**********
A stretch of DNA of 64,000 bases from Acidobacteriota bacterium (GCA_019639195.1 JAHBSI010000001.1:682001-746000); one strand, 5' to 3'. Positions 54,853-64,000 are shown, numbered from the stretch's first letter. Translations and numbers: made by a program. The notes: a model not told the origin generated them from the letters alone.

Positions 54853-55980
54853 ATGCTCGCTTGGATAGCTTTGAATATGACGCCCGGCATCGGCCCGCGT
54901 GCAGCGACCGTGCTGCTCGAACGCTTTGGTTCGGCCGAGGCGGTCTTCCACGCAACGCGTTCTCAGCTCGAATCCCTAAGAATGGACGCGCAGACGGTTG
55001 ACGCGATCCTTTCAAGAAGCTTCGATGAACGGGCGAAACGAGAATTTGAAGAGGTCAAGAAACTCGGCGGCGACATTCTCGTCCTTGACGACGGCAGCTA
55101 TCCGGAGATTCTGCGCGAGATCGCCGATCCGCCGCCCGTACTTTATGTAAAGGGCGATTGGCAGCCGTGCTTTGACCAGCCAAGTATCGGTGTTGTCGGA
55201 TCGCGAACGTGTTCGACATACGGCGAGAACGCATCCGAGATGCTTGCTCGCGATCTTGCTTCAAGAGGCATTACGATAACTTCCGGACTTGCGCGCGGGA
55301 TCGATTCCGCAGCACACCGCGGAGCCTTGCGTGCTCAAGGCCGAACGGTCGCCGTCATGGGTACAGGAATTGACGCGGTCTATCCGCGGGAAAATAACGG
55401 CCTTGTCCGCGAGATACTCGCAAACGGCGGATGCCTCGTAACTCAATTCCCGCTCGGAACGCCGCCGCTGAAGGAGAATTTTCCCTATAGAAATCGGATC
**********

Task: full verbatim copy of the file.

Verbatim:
A stretch of DNA of 64,000 bases from Acidobacteriota bacterium (GCA_019639195.1 JAHBSI010000001.1:682001-746000); one strand, 5' to 3'. Positions 54,853-64,000 are shown, numbered from the stretch's first letter. Translations and numbers: made by a program. The notes: a model not told the origin generated them from the letters alone.

Positions 54853-55980
54853 ATGCTCGCTTGGATAGCTTTGAATATGACGCCCGGCATCGGCCCGCGT
54901 GCAGCGACCGTGCTGCTCGAACGCTTTGGTTCGGCCGAGGCGGTCTTCCACGCAACGCGTTCTCAGCTCGAATCCCTAAGAATGGACGCGCAGACGGTTG
55001 ACGCGATCCTTTCAAGAAGCTTCGATGAACGGGCGAAACGAGAATTTGAAGAGGTCAAGAAACTCGGCGGCGACATTCTCGTCCTTGACGACGGCAGCTA
55101 TCCGGAGATTCTGCGCGAGATCGCCGATCCGCCGCCCGTACTTTATGTAAAGGGCGATTGGCAGCCGTGCTTTGACCAGCCAAGTATCGGTGTTGTCGGA
55201 TCGCGAACGTGTTCGACATACGGCGAGAACGCATCCGAGATGCTTGCTCGCGATCTTGCTTCAAGAGGCATTACGATAACTTCCGGACTTGCGCGCGGGA
55301 TCGATTCCGCAGCACACCGCGGAGCCTTGCGTGCTCAAGGCCGAACGGTCGCCGTCATGGGTACAGGAATTGACGCGGTCTATCCGCGGGAAAATAACGG
55401 CCTTGTCCGCGAGATACTCGCAAACGGCGGATGCCTCGTAACTCAATTCCCGCTCGGAACGCCGCCGCTGAAGGAGAATTTTCCCTATAGAAATCGGATC